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A feasibility study of the use of ground penetrating radar and metal oxide semiconductor sensors on a mobile platform for security applications

22 February 2012

Amin Amiri

The thesis addresses the topic of close in mobile sensors for contactless, non-destructive measurements in different media for wide range of applications. The conceptual and analysis of Ground Penetrating Radar (GPR) Sensor considers the principal factors affecting the system design for security applications including landmine detection. 

The aim is to explore the technical options available for designing a novel system for detection and classification of landmines under different environments where they are likely to be found. The detection of landmines that are buried under layers of sand or foliage is an on-going problem. Since different environmental conditions have the main effects on the operating antenna of the GPR system, the work aims to explore a novel, multi band reconfigurable, Multiple Input Multiple Output (MIMO) antenna design.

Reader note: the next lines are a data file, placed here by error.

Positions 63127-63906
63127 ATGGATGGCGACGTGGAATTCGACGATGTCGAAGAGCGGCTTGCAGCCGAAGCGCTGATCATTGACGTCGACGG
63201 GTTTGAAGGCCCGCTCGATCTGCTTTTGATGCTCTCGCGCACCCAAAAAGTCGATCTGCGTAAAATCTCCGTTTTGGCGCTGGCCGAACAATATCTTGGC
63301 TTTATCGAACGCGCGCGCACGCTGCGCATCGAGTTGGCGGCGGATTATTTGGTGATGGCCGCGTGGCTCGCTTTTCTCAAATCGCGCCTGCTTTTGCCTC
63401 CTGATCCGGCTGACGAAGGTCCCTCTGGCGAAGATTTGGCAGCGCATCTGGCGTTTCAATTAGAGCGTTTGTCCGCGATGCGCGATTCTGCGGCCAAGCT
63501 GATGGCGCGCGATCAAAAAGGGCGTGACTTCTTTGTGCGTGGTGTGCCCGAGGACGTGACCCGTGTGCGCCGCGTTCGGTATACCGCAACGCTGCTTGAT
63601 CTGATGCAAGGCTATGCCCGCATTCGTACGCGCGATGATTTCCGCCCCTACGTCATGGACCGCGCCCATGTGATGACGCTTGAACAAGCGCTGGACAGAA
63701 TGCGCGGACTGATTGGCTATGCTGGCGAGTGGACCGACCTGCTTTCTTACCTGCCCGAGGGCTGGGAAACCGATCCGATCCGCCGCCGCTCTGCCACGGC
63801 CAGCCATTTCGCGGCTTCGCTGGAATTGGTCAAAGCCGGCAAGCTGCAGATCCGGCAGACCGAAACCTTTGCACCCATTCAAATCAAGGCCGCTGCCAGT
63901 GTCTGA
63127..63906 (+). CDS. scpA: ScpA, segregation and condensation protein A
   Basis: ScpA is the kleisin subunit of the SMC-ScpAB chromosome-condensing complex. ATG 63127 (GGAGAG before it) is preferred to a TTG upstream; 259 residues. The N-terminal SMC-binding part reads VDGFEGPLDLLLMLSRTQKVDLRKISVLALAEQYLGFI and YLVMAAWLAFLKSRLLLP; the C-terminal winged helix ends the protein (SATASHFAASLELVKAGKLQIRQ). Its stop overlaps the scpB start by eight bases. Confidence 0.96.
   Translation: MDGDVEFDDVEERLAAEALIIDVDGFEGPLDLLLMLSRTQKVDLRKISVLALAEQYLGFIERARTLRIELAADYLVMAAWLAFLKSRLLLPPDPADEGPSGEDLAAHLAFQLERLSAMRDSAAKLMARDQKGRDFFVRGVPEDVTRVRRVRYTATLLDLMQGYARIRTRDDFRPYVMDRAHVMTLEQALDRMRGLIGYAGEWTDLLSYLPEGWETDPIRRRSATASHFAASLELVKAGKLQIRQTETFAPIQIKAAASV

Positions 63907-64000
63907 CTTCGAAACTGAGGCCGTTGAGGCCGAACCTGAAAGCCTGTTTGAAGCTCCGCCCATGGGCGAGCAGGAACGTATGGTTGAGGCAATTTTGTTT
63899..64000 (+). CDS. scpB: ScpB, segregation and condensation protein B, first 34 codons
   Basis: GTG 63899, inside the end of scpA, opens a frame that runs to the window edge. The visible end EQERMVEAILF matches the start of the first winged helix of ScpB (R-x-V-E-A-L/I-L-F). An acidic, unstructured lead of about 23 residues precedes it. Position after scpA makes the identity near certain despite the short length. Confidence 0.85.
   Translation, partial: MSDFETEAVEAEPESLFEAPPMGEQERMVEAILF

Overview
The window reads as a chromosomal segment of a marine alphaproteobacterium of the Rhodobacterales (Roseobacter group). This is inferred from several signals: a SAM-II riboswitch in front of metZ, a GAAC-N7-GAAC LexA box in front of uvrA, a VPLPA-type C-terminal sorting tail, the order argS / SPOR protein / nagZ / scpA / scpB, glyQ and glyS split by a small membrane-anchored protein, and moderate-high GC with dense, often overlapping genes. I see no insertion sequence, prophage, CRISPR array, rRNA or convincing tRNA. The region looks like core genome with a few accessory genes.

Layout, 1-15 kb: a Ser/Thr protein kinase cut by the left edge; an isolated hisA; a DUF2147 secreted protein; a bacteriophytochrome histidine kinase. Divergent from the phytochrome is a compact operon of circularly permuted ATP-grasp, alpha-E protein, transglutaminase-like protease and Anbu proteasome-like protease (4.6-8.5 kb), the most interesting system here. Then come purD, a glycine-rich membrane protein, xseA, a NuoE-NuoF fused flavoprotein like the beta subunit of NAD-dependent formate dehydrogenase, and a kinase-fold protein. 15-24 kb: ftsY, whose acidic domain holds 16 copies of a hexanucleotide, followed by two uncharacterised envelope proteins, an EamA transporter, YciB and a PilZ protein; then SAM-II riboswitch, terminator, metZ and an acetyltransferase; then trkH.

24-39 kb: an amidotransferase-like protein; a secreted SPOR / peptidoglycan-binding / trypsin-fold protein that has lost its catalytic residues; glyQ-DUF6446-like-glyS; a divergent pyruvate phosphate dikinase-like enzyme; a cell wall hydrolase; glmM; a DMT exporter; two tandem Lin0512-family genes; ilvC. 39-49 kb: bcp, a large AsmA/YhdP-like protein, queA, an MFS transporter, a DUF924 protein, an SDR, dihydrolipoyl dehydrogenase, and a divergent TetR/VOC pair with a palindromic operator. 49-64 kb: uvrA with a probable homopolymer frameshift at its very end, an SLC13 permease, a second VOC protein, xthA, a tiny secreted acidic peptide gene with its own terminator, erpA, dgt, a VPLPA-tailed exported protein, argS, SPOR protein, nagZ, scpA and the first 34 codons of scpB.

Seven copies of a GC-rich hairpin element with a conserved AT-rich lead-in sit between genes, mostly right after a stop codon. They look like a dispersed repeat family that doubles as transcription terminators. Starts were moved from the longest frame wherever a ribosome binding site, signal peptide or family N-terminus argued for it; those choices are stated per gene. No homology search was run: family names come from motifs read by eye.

The operating frequency of 0.5- 4.4 GHz is chosen for lower and upper frequency limit to investigate the scope of the wide band operation of the antenna and its capability to operate in different environments. This is due to high attenuation and complexity of earth materials where both low and high frequencies are needed to achieve reasonable signal penetration (40cm under surface), range resolution (6cm) and low attenuation (below 40dBm) under one functional system. Rectangular and Circular spiral antennas were investigated and results have been discussed. 

To address the issues raised by the diverse nature of the subject, the work is divided into several broadly defined but interrelated areas. These chapters include the increasing need for rapid and accurate sensing, and its specific algorithms and techniques.